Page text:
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To a hearty shout of "All aboard!" a throng of travelers carried roller bags and backpacks onto the five silver cars of the new Borealis train in St. Paul. Right on time at 11:50 a.m. Tuesday, the train rolled out of the Union Depot on its inaugural voyage to Chicago.

"The old story is true: When we make it happen, when we put it out there, people come," said Amtrak CEO Stephen Gardner before a crowd of about 200 people at the downtown St. Paul landmark. "We are really excited for what this begins."

The new service was in the works for more than a decade and marks the first time since 1978 the Twin Cities will have twice-daily service to the Windy City.

The inaugural service featured a locomotive and five cars populated by train aficionados, local officials and lawmakers, Amtrak employees and workaday travelers. The train clacked and swayed and whistled along a moody Mississippi River in Minnesota. Enthusiastic crowds greeted the Borealis at the Red Wing and Winona stations. At La Crosse, Wisconsin Gov. Tony Evers climbed aboard, but he then hopped off in Tomah. There were cookies in Portage.

The train appeared to skirt a menacing weather system that threatened Minnesota and Wisconsin in the morning. It sliced through farmland with sprouting crops, the big river's backwaters, industrial parks, a graveyard of propane tanks in the wilds of Wisconsin and front and backyards providing an unparalleled, almost intimate, view of Middle America.

Amtrak CEO Stephen Gardner welcomes passengers Candra Thomas and her mother Billie, 87, as Amtrak’s Borealis daily service to Chicago begins from St. Paul’s Union Depot on Tuesday.
Amtrak CEO Stephen Gardner welcomes passengers Candra Thomas and her mother Billie, 87, as Amtrak’s Borealis daily service to Chicago begins from St. Paul’s Union Depot on Tuesday.

Richard Tsong-Taatarii, Star Tribune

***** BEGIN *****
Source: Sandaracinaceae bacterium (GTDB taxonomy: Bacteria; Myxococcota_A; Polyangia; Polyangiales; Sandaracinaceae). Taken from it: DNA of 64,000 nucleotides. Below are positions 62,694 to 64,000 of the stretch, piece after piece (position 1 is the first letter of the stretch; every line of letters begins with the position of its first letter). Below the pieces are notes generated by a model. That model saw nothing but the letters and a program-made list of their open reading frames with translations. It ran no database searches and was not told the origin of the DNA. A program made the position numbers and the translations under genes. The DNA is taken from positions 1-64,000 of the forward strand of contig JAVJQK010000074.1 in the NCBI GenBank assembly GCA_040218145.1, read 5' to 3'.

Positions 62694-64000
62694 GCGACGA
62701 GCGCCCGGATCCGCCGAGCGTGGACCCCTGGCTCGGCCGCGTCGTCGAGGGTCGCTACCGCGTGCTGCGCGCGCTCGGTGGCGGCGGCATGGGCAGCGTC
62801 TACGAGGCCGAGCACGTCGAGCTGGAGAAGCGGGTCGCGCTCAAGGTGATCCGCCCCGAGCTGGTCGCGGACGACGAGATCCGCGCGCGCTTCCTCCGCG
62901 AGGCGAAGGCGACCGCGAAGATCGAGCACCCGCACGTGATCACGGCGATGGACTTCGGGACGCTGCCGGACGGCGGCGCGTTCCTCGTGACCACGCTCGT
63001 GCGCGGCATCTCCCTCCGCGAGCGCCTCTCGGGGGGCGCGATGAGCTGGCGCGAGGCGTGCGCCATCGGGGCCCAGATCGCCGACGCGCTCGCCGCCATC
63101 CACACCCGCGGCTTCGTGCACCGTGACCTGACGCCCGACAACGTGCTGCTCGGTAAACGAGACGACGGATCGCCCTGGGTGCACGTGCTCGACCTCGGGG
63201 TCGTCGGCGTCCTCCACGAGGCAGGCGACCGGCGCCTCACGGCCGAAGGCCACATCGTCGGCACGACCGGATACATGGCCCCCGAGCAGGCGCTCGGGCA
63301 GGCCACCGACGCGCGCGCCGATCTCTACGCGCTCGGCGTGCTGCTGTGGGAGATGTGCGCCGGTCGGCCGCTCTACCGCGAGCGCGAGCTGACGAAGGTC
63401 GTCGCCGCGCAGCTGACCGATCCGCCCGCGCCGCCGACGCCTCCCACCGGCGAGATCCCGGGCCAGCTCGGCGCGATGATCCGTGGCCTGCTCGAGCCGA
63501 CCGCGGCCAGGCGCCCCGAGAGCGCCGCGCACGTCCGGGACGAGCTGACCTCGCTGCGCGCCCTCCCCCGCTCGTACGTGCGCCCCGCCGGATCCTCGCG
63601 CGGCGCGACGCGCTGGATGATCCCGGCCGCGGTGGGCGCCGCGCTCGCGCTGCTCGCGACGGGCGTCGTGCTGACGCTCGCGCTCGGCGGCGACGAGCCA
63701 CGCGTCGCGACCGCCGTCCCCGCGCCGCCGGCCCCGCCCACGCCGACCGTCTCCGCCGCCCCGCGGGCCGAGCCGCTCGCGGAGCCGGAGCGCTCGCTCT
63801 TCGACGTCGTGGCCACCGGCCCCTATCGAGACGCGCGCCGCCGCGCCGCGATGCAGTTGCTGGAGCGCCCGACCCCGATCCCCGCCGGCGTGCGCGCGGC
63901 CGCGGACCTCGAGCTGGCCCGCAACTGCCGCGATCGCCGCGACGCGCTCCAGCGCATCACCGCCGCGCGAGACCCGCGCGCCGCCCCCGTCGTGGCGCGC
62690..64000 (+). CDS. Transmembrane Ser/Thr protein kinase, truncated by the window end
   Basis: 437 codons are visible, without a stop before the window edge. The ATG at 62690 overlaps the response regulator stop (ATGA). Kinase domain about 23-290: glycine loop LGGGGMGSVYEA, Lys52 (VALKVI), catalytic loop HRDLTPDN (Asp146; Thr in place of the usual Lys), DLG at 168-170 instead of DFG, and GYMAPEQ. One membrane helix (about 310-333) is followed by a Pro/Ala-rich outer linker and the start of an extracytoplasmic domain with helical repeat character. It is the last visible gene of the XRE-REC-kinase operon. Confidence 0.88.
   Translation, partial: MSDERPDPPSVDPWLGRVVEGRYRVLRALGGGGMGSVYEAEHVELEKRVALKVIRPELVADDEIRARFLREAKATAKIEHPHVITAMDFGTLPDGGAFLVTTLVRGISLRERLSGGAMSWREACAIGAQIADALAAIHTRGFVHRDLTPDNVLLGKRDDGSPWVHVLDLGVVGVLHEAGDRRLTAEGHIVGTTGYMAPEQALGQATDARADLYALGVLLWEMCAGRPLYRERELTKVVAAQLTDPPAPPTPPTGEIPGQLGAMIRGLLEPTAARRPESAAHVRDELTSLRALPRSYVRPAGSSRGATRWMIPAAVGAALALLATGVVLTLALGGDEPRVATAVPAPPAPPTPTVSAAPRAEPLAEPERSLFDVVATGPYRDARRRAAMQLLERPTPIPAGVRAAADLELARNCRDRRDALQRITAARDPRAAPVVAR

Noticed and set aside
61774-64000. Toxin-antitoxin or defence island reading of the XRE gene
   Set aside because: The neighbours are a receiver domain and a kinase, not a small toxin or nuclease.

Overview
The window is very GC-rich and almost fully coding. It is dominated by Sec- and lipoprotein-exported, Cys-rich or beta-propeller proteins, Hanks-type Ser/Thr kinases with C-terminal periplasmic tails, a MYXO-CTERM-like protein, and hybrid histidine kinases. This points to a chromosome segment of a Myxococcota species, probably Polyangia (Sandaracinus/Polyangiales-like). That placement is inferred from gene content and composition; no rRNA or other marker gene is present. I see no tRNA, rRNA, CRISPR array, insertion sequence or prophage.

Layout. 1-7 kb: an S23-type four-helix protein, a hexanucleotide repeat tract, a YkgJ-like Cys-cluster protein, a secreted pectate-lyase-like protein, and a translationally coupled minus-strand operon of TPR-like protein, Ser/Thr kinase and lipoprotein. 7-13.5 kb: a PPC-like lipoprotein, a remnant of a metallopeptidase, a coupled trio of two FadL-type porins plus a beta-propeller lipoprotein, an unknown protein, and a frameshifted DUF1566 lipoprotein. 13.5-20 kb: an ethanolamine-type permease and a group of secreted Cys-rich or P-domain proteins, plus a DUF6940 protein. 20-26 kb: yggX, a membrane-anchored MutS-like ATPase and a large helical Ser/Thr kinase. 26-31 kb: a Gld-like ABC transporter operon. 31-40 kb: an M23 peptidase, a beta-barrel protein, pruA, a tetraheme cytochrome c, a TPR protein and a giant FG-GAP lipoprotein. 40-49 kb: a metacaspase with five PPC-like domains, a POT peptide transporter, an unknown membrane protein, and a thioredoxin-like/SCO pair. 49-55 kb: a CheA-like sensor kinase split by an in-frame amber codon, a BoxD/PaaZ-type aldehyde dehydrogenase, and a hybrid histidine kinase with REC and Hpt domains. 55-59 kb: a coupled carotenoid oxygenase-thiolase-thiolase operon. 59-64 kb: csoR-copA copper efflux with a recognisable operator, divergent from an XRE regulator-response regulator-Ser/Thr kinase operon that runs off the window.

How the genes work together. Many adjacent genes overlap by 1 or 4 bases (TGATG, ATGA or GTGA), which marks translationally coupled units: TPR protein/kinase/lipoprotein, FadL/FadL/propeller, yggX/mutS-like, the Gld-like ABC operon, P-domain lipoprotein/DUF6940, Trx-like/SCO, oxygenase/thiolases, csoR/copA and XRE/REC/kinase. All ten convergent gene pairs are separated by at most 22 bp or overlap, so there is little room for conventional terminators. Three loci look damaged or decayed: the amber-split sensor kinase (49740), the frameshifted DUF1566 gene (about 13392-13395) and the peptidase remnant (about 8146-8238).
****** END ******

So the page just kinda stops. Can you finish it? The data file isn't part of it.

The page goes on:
Onboard, the mood was relaxed. "I would never think of making conversation with the person sitting next to me on a plane," said Angel Morris-Hernandez of St. Paul. He brought his fold-up bike aboard in St. Paul, headed for Chicago. "But here, you can talk to anybody. It's much more stress-free."

Gardner hopped out at every stop, distributed thank-you notes and greeted Passengers No. 1 and 2, Candra Thomas and her mother, Billie. "Hi, I'm Steve," he said.

Red Wing Mayor Mike Wilson strolled along the middle aisle of the cars, distributing tiny Red Wing pins. "Come to Red Wing!" he urged passengers, adding. "This is really a wonderful opportunity for our town."

Others slept, read a book or scrolled on their phones.

Jerome Christenson boarded in Winona, where he's a member of the city council, with his wife, Mary Farrell. Their afternoon plan involved riding to La Crosse for a beer, and then getting back on the train later in the afternoon — just because they could. "I've waited almost 50 years to do this," he said.

There was much train talk among passengers as the Borealis hurtled across Wisconsin's mid-section at top speeds of 79 miles per hour. Karsten Petersen said he has been following the Borealis' progress for at least three years and felt he had to be a part of the historic first run. "I like trains," he said, by way of explanation.

"This is better than what I had hoped for," Petersen added. "I thought it would just run one or two times a week."

Before the train left Union Depot on Tuesday morning, local train buffs and others attended a "celebratory service." A blue Amtrak ribbon was sheared with big scissors.

"We're ecstatic," said Jay Severance, a board member of the rail advocacy group All Aboard Minnesota. Successful Borealis service will make it easier for other passenger rail services to move forward, he said, including the Northern Lights Express between the Twin Cities and Duluth and an extension of Borealis service to Fargo/Moorhead.